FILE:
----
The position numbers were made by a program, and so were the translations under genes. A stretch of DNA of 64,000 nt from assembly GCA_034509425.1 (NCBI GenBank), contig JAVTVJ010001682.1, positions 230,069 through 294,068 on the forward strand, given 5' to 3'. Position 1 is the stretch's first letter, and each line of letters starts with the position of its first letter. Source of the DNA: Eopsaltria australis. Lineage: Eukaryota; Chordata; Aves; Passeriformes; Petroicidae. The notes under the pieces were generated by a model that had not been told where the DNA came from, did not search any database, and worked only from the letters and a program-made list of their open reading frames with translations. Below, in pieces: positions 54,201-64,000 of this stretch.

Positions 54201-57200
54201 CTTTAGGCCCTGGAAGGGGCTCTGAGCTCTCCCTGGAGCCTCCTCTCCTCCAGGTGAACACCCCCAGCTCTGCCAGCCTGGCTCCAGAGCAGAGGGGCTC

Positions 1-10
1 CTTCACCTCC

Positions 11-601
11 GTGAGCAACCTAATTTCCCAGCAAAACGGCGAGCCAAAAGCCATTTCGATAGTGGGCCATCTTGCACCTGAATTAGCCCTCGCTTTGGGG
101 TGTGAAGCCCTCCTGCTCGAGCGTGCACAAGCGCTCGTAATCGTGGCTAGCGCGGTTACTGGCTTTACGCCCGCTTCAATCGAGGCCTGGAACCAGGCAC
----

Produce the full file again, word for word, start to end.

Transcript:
The position numbers were made by a program, and so were the translations under genes. A stretch of DNA of 64,000 nt from assembly GCA_034509425.1 (NCBI GenBank), contig JAVTVJ010001682.1, positions 230,069 through 294,068 on the forward strand, given 5' to 3'. Position 1 is the stretch's first letter, and each line of letters starts with the position of its first letter. Source of the DNA: Eopsaltria australis. Lineage: Eukaryota; Chordata; Aves; Passeriformes; Petroicidae. The notes under the pieces were generated by a model that had not been told where the DNA came from, did not search any database, and worked only from the letters and a program-made list of their open reading frames with translations. Below, in pieces: positions 54,201-64,000 of this stretch.

Positions 54201-57200
54201 CTTTAGGCCCTGGAAGGGGCTCTGAGCTCTCCCTGGAGCCTCCTCTCCTCCAGGTGAACACCCCCAGCTCTGCCAGCCTGGCTCCAGAGCAGAGGGGCTC

Positions 1-10
1 CTTCACCTCC

Positions 11-601
11 GTGAGCAACCTAATTTCCCAGCAAAACGGCGAGCCAAAAGCCATTTCGATAGTGGGCCATCTTGCACCTGAATTAGCCCTCGCTTTGGGG
101 TGTGAAGCCCTCCTGCTCGAGCGTGCACAAGCGCTCGTAATCGTGGCTAGCGCGGTTACTGGCTTTACGCCCGCTTCAATCGAGGCCTGGAACCAGGCAC